Klaus is a Netflix Original animated film that showcases the origins of Christmas, and the creation of Santa Claus. The tale largely follows a rich youth named Jesper (Jason Schwartzman), he’s used to luxury and doesn’t care for his father’s desire for him to work. This then forces his father to send him on an impossible mission up to the furthest part of the north.
He needs to get thousands of letters in order to return home, as he’s been set as the post man for that region. It’s an interesting setup, and they really showcase the town as a desolate place that’s been splintered by a civil war. It’s worth mentioning that this is definitely focused on a younger audience, but is a charming film for any age.
Back to the narrative, Jesper creates a plan to get the mail flowing and part of this is working with a mysterious man, Klaus (J.K. Simmons). Together they build an interesting network, and thus set the foundation for this cherished holiday. It’s actually quite well done and a generally lovely tale. It’s enchanting, and largely a smooth experience the whole way through.
A lot of this is carried by the voice work, Schwartzman is great here and he’s joined by some other big names. Rashida Jones’ Alva is an interesting teacher turned fish worker and Norm MacDonald’s Mogens brings some good laughs as the boat man to the main land. The animation work is excellent here, a very well done world. It carries elements of gloom, and then of light and the difference is stark.
It’s an interesting sense of progression and this was a very detailed world that they painted. There are some decent laughs to be had, and emotional points as well. It’s a surprising story, something that felt fresh which isn’t too common when it comes to Christmas movies these days. It tells the origin story differently, and has some fun while doing so.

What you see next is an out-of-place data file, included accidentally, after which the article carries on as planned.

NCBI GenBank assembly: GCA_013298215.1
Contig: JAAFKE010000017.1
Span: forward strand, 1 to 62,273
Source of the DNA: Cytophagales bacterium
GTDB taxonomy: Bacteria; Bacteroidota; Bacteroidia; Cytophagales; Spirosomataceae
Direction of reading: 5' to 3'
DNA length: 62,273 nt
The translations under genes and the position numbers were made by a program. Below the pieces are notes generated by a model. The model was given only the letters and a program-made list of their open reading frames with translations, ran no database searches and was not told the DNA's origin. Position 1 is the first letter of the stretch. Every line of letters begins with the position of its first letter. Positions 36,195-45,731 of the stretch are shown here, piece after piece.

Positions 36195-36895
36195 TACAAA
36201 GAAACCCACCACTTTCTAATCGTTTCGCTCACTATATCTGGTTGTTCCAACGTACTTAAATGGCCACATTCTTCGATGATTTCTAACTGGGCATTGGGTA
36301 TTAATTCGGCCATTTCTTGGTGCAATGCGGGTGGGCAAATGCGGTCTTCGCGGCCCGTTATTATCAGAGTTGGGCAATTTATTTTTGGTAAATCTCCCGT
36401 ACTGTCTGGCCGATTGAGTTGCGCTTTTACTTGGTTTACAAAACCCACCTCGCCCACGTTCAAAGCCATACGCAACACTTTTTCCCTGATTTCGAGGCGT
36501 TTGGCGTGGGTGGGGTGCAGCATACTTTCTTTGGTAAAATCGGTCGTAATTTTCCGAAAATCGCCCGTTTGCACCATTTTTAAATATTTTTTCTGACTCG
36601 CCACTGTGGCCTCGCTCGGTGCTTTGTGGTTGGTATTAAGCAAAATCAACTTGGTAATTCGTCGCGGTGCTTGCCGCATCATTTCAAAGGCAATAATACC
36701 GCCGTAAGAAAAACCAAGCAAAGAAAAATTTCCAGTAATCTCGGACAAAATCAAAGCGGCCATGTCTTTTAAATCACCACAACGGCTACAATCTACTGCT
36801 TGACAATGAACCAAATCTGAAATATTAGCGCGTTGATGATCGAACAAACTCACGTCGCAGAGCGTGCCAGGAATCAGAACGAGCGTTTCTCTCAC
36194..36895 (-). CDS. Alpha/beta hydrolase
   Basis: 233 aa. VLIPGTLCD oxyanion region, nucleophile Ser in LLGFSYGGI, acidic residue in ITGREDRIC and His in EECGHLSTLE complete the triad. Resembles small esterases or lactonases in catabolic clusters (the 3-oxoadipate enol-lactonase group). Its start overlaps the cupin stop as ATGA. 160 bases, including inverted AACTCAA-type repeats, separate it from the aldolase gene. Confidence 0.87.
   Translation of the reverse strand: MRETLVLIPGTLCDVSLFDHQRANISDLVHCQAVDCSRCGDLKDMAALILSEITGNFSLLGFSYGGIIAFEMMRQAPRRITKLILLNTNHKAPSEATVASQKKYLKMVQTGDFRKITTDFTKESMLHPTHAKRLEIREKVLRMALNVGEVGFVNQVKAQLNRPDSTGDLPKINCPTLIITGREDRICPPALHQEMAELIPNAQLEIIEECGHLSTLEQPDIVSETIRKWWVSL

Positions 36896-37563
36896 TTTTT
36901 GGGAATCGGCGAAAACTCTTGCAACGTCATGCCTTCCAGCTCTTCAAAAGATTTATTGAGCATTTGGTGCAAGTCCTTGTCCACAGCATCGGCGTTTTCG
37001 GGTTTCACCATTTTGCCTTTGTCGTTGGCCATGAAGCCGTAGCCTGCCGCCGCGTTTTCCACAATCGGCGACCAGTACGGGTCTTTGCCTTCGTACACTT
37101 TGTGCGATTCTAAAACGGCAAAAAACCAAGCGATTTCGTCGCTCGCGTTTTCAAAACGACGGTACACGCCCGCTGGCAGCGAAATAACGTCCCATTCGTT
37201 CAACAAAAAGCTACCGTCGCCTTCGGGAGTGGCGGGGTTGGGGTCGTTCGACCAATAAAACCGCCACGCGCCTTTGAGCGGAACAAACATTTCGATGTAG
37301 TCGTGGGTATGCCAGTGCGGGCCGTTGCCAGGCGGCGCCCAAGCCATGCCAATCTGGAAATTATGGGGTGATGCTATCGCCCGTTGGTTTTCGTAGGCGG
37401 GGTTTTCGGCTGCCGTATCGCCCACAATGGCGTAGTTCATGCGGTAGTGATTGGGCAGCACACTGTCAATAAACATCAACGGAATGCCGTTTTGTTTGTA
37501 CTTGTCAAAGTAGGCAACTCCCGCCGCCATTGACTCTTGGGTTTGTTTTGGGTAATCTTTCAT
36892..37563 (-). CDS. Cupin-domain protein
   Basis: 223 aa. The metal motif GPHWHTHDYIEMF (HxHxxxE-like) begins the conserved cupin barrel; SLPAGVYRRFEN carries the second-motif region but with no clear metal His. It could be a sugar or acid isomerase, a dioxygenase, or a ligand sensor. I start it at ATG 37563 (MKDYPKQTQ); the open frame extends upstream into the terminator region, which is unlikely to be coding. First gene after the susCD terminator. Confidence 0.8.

Klaus is a lovely take on this classic tale, presenting some beautiful animation work and quality voice over performances. I was pleasantly surprised with this movie, it would be a fine addition to a festive viewing schedule. It tells an interesting tale, does some new things and has a generally surprising story. There are elements of darkness, happiness and generally it’s very appropriate for all audiences to view. The animation style looked great, and they provided some excellent backdrops.
Not only that, but the character models looked great as well. They were regular folks, and that helped add an element of realism to the journey. It was a neat origin story for Santa Claus, adding characters that helped round out the story and add a bit more purpose to it. You might be surprised what happens, and that’s great as it’s hard to be original in terms of just how many Christmas movies are out there these days.
Klaus Review at Home with Streamed Viewing
Content Access was Provided by Netflix